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Oncol Res. 2000;12(3):127-35.

Tumor amplified protein expression therapy: Salmonella as a tumor-selective protein delivery vector.

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Vion Pharmaceuticals, Inc., New Haven, CT 06511, USA.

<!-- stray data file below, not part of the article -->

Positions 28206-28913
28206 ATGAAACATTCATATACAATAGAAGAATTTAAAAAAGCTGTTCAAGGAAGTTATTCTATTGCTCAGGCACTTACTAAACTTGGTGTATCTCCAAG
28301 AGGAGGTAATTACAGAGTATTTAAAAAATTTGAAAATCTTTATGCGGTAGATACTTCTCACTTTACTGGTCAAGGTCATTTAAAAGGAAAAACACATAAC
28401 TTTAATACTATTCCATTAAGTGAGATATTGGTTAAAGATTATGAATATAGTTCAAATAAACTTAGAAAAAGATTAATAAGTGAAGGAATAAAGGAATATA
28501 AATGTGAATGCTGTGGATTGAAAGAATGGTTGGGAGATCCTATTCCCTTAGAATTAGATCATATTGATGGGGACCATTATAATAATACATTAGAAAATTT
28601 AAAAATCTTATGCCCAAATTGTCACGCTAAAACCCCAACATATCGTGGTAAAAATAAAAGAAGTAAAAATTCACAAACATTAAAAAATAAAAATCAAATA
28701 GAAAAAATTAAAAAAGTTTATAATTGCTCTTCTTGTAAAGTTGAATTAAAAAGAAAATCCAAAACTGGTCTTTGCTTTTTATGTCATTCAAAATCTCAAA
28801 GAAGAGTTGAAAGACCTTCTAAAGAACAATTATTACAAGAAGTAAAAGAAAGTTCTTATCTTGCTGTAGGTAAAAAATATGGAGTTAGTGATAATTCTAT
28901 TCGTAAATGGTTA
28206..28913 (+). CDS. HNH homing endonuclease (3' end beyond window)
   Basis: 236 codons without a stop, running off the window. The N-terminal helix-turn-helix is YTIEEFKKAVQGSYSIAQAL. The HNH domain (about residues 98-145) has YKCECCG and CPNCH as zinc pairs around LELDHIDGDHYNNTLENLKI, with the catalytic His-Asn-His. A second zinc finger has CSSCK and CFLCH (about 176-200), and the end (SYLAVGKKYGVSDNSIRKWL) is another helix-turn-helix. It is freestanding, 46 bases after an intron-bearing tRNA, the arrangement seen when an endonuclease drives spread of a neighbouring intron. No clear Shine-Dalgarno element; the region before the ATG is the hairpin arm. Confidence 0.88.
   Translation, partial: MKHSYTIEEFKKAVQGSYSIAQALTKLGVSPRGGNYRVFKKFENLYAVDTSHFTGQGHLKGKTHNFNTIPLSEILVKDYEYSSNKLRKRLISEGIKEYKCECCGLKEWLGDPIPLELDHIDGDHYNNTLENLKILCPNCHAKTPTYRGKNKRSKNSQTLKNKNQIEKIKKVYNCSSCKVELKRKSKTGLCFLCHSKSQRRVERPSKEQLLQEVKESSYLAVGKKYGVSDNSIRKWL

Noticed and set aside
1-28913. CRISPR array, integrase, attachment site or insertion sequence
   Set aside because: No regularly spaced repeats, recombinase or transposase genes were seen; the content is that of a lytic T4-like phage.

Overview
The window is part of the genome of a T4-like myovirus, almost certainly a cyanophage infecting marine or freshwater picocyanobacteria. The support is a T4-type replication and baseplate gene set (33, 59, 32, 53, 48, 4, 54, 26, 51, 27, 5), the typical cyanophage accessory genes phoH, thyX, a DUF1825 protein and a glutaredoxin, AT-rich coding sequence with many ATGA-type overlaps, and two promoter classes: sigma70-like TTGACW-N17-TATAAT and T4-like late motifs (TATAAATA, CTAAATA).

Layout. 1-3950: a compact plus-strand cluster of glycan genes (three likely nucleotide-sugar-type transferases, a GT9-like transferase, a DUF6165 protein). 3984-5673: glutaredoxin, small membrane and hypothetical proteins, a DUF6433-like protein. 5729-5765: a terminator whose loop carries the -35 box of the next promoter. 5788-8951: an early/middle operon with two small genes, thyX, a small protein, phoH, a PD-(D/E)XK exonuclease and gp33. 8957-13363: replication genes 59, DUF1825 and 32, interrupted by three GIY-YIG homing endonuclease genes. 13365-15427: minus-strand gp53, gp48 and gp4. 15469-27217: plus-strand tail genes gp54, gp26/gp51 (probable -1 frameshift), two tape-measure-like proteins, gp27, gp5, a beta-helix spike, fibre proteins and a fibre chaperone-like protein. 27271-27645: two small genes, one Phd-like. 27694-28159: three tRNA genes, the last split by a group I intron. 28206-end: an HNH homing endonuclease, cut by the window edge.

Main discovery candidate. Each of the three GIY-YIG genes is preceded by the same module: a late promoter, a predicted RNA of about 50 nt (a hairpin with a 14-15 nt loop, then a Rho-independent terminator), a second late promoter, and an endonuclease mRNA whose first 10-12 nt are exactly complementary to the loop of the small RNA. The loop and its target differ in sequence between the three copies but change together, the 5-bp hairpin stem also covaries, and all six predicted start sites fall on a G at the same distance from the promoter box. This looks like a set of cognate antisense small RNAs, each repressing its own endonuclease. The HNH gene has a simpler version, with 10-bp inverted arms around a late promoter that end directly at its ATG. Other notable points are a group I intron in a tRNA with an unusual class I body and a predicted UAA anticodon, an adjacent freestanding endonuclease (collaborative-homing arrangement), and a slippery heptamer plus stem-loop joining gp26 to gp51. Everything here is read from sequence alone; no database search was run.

Attenuated strains of Salmonella typhimurium, VNP20009 and YS7212, when injected systemically to tumor-bearing mice, accumulated preferentially in tumors at levels at least 200-fold and, more commonly, 1000-fold greater than in other normal tissues. This selectivity occurred in subcutaneously implanted murine tumors, including B16F10 melanoma, M27 lung carcinoma, and colon 38 carcinoma. The preferential accumulation was also manifested in animals bearing human tumor xenografts, including Lox, C8186, DLD1, SW620, HCT116, HTB177, DU145, MDA-MB-231, and Caki. Four to five days after a single IV injection of 1 x 10(6) colony-forming unit (cfu)/mouse, we routinely detected VNP20009 proliferation and accumulation at levels ranging from 1 x 10(8) to 2 x 10(9) cfu/g tumor. The amount of VNP20009 accumulated in the liver ranged from 3 x 10(4) to 2 x 10(6) cfu/g. The distribution of Salmonella in tumors was homogenous; YS7212 could be detected from the periphery to the interior portion of the tumors. Using mice with various immunodeficiencies, we also discovered the same preferential accumulation of Salmonella in tumors implanted in these mice. The use of Salmonella as a protein delivery vector was shown by IV administration of the bacteria expressing either green fluorescent protein (GFP) or cytosine deaminase (CD) into tumor-bearing mice. GFP and CD were detected in tumors, but not in livers, taken from mice inoculated with Salmonella carrying these genes. Bacteria accumulation and CD expression persisted in the tumors for up to 14 days after a single bolus IV administration of bacteria to tumor-bearing mice.

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